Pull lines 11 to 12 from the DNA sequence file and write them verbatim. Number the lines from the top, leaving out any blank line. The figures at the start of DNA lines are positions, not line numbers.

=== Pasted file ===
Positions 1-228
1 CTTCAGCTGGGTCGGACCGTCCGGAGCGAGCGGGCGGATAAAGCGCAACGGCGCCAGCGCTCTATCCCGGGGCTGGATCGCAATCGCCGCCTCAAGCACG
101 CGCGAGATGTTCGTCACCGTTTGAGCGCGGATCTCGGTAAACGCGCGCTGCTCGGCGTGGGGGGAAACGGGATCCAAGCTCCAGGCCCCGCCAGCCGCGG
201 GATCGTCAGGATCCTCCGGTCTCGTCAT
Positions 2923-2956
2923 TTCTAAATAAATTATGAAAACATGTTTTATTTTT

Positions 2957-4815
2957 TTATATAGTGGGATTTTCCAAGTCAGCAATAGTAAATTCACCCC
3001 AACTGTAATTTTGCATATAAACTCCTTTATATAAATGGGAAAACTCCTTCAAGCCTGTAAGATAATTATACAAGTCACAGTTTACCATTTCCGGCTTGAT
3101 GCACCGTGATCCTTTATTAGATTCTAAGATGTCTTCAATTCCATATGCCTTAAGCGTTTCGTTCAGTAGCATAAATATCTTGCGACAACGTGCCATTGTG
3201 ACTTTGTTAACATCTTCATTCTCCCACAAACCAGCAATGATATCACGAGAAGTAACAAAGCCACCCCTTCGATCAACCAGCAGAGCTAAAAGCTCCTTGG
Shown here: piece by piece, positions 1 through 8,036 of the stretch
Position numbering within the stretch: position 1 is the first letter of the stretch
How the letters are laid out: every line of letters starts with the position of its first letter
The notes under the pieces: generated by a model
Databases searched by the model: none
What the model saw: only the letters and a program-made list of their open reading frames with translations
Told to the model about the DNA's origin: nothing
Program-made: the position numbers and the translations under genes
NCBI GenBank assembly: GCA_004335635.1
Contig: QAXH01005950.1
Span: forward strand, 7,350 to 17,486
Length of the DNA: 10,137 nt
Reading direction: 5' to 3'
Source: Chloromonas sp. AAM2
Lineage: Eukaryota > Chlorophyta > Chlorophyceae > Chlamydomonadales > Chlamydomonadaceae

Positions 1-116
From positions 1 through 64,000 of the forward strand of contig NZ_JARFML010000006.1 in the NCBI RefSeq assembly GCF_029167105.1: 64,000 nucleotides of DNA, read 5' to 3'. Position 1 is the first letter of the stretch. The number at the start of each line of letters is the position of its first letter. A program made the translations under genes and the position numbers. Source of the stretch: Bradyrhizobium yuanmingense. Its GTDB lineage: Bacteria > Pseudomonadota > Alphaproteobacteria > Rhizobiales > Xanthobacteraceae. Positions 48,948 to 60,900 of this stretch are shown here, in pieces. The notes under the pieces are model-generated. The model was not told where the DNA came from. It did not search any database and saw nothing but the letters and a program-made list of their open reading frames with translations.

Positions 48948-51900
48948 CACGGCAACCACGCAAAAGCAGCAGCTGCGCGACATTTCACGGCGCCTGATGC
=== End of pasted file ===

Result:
3201 ACTTTGTTAACATCTTCATTCTCCCACAAACCAGCAATGATATCACGAGAAGTAACAAAGCCACCCCTTCGATCAACCAGCAGAGCTAAAAGCTCCTTGG
Shown here: piece by piece, positions 1 through 8,036 of the stretch